Invasive Species Compendium

Detailed coverage of invasive species threatening livelihoods and the environment worldwide

Abstract

Polyphenols extracts from Didymosphenia geminata (Lyngbye) Schmidt altered the motility and viability of Daphnia magna.

Abstract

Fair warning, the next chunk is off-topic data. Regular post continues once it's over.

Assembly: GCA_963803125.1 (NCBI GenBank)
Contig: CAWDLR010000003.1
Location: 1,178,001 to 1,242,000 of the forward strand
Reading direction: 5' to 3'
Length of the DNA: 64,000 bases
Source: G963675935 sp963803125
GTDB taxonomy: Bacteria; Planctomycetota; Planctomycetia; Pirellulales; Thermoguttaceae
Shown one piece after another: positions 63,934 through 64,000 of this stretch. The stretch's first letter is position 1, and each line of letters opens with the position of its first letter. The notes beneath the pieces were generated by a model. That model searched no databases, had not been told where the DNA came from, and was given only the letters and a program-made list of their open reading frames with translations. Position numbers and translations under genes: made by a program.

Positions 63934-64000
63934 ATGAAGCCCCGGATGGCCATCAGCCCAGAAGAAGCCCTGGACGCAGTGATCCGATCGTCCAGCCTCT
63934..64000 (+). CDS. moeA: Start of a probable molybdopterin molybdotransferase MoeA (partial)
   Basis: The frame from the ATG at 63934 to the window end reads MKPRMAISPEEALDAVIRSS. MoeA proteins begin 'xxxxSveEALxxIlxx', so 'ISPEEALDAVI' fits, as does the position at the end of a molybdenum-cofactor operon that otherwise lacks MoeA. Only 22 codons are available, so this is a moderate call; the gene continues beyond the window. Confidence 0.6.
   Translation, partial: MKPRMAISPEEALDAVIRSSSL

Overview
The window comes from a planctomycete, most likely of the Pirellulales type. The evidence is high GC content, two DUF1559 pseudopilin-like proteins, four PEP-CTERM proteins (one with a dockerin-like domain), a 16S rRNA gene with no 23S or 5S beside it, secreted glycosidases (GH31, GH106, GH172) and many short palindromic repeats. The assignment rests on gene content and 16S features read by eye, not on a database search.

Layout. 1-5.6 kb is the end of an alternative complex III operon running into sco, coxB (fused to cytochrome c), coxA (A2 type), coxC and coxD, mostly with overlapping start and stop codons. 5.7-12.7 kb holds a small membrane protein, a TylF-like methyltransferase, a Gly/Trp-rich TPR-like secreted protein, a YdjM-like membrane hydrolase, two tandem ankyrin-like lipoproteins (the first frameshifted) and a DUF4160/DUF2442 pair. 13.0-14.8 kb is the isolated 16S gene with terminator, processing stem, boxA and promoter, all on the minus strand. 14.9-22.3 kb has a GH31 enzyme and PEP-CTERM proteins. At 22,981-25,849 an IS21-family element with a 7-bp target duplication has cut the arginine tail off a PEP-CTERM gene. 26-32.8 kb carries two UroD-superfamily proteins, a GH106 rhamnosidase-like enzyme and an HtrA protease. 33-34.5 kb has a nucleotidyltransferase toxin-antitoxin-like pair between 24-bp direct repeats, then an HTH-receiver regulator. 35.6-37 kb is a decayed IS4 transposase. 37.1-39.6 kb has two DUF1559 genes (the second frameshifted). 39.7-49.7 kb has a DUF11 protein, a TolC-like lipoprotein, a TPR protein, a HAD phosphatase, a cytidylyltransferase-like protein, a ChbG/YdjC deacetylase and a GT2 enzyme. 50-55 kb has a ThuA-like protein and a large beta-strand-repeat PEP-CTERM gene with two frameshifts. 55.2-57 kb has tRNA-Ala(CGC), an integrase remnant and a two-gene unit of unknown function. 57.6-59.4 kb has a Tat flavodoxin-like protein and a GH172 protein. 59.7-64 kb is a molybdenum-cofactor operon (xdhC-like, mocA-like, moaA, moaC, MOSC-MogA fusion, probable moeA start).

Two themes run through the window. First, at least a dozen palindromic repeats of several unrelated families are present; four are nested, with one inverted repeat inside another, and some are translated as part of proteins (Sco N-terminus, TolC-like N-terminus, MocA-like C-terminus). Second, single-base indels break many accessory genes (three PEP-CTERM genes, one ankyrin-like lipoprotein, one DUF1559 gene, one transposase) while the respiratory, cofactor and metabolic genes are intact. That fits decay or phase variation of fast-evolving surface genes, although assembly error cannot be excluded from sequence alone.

The invasive diatom Didymosphenia geminata (Lyngbye) Schmidt, D. geminata has invaded the austral zone of Chile, causing significant ecological, scientific and societal concerns. We aimed to evaluate the viability and motility of Daphnia magna (D. magna), as a biosensor for effects of D. geminata. Toxicity assays were performed in dilutions of river water alone (V/V dilution) and in river water contaminated with D. geminata (V/V dilution) or polyphenols extracted from D. geminata under controlled conditions and different time (acute 30 min and 7 h). Our results indicated that D. magna was sensitive to increasing concentrations of D. geminata extracts. We observed a 50% (IC50) viability reduction after 24 h of exposure to a 0.023 V/V dilution and the same value when using polyphenols from D. geminata; additionally, this treatment further reduced the motility capacity by 50% after 72 h. The D. magna organisms were acutely responsive, showing a 50% reduction in frequency at 15 min. We conclude that D. magna is sensitive to polyphenols produced by D. geminata in rivers, suggesting potential chronic toxic consequences on several aquatic species following exposure to these diatom substances.